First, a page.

By turns, a New York City cabbie, optometrist, and poet, new American Donovan traverses the scary, fascinating emotional landscape of immigration. Struggling with the cultural dilemmas of assimilation, home sickness and endless expectation, he leaves Jamaica, a thriving career and family, goes from majority to minority, from breadfruit to bagel, fast track to preposterous life of a poet. His marriage wobbles as his involvement with the downtown New York City scene becomes irresistible. Illuminated by Donovan's poetry, we follow his trajectory from past.
. . . Tambourine<br>is Harvest Sunday<br>Smell of sugar-loaf pines<br>Breadfruits bigger than Elder head<br>We shall come rejoicing<br>bringing in the sheaves<br>Striped sugar canes so tall<br>they touch ceilingless zinc roof<br>then curve half way back down<br>unpainted cement wall . . .
. . . through alienation:
I rise each day<br>to yet another shock<br>from dis alarm-clock culture<br>And I miss di sound<br>of mi big red cock<br>as him beat him chest
and crow welcome song<br>to di sun<br>from di fowl-shit-covered<br>guava tree pon de hillside . . .<br>. . . And di snooze button allow me five minute<br>more to dream bout ackee and breadfruit<br>Den I get up and eat a bagel<br>and worry bout mi love handle . . .<br>. . .So dem force me to buy<br>a piece of the FBI<br>Cia investment pie<br>And dem give me a W2<br>form in<br>of a receipt . . .
. . . De Korean polish him apples dem clean<br>and arrange dem in stacks of red, gold and green<br>say him want Rasta to feel welcome, seen? . . .<br>. . . Still i yearn for de breeze<br>from de Natty Bay sea<br>as it cool down de sweat pon mi back<br>Long to feed dry coc'nut to mi cock . . .<br>. . . so I dilly<br>and I dally<br>and I wonder<br>how much longer<br>I can philander<br>Cause each time I bite di apple<br>it swallow a piece of me<br>Still it hard to love di fruit<br>if I never did climb di tree
. . .his fascination with pop psyche:
Baby says hi, tells me I look good<br>I add that I'm also on time<br>Baby says that's great<br>but still late and besides<br>it's a bad idea for us to meet anymore<br>Baby's pouting that pout pout<br>that always precedes her tears . . .<br>. . . She promised her analyst, her group<br>she would stop seeing me . . .<br>. . . Baby says there'll never be<br>another man<br>with whom she can play backgammon<br>while he is sitting on the can<br>Baby says she's not punishing me<br>but I need professional help<br>Baby says she can't forgive last week<br>she waited three times in restaurants<br>and I didn't show<br>I remind her I had an accident<br>one of those times<br>car was totalled<br>Baby says I get into accidents deliberately<br>so I can be late<br>that my shit is deep-seated<br>my aggression is passive<br>I'm in denial . . .<br>. . . Baby says the endless waiting<br>lowers her self-esteem . . .<br>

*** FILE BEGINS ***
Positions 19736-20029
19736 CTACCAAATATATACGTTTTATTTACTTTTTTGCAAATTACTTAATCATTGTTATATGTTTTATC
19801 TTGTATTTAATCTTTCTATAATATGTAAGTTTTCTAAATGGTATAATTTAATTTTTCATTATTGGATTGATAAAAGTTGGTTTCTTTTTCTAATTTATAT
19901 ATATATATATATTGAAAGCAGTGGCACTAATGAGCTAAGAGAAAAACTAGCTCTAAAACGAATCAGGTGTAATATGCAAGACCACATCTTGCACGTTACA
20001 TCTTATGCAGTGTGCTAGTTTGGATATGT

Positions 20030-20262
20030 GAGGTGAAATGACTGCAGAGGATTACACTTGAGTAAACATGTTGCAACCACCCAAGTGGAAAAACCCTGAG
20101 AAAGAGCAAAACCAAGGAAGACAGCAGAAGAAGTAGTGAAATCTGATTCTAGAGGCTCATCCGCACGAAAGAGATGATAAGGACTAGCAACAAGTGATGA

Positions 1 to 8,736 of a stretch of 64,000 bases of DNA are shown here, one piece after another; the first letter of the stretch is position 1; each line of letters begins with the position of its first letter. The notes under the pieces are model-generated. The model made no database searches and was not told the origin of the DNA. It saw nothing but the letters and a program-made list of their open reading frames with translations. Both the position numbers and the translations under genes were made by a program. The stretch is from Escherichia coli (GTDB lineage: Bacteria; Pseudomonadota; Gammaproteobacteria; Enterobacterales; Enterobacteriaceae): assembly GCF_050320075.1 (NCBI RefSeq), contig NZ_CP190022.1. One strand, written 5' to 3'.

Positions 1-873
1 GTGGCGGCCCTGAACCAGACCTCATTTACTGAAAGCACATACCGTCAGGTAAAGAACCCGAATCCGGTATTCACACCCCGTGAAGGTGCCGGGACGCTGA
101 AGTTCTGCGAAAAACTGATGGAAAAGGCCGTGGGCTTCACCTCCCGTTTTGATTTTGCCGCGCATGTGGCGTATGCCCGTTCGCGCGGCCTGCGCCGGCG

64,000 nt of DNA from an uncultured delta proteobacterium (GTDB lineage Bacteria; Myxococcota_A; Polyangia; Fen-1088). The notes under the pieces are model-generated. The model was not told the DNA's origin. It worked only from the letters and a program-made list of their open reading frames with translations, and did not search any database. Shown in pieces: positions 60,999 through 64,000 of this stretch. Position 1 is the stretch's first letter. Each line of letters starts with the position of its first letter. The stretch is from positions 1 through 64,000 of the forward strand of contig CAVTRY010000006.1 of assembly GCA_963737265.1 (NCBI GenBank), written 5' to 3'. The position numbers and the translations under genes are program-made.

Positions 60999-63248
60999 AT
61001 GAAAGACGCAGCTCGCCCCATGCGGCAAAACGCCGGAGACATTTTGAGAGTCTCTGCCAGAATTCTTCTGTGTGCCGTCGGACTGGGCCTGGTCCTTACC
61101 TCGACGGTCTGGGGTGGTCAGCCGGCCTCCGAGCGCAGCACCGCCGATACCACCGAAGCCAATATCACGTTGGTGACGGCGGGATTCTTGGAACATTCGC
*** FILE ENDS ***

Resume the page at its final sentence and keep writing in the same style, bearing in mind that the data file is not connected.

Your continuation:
. . .and the mainstreaming of the downtown scene:
Finally long-overdue dedication to you<br>I ask their opinion<br>They say we have a hit<br>but we must edit for radio<br>Also for MTV<br>And tighten up the meter<br>And write a hook to make it catchy . . .<br>. . . I tell' em straight up<br>your poem's not for sale<br>They tell me Shut up<br>This ain't selling out<br>this is buying in . . .<br>. . . They're butchering your poem, can't you see?<br>Already gone with verses one and three<br>made it neutral, race-non-specific<br>Mass appeal, wider demographic<br>It's your poem, don't you recognize?<br>trimmed, neutered, sanitized<br>But that ain't selling out<br>That's buying in.
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